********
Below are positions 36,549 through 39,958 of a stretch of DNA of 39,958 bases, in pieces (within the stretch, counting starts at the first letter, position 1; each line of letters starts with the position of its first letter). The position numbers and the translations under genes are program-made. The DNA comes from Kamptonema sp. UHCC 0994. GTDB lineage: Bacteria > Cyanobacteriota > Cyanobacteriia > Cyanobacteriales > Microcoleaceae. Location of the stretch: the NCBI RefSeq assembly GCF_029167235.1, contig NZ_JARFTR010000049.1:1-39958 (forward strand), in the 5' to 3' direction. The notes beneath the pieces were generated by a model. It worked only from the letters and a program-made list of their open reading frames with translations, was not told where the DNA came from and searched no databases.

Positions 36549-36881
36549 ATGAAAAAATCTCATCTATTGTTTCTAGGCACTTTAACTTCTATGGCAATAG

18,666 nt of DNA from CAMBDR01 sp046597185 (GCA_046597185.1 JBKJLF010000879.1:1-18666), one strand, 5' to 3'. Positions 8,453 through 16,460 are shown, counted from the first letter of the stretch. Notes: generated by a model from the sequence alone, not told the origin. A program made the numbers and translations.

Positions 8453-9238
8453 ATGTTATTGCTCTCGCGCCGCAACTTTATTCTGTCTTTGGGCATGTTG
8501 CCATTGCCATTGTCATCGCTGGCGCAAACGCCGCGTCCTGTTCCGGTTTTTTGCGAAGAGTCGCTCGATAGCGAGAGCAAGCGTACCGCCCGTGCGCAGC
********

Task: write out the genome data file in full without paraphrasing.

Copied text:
Below are positions 36,549 through 39,958 of a stretch of DNA of 39,958 bases, in pieces (within the stretch, counting starts at the first letter, position 1; each line of letters starts with the position of its first letter). The position numbers and the translations under genes are program-made. The DNA comes from Kamptonema sp. UHCC 0994. GTDB lineage: Bacteria > Cyanobacteriota > Cyanobacteriia > Cyanobacteriales > Microcoleaceae. Location of the stretch: the NCBI RefSeq assembly GCF_029167235.1, contig NZ_JARFTR010000049.1:1-39958 (forward strand), in the 5' to 3' direction. The notes beneath the pieces were generated by a model. It worked only from the letters and a program-made list of their open reading frames with translations, was not told where the DNA came from and searched no databases.

Positions 36549-36881
36549 ATGAAAAAATCTCATCTATTGTTTCTAGGCACTTTAACTTCTATGGCAATAG

18,666 nt of DNA from CAMBDR01 sp046597185 (GCA_046597185.1 JBKJLF010000879.1:1-18666), one strand, 5' to 3'. Positions 8,453 through 16,460 are shown, counted from the first letter of the stretch. Notes: generated by a model from the sequence alone, not told the origin. A program made the numbers and translations.

Positions 8453-9238
8453 ATGTTATTGCTCTCGCGCCGCAACTTTATTCTGTCTTTGGGCATGTTG
8501 CCATTGCCATTGTCATCGCTGGCGCAAACGCCGCGTCCTGTTCCGGTTTTTTGCGAAGAGTCGCTCGATAGCGAGAGCAAGCGTACCGCCCGTGCGCAGC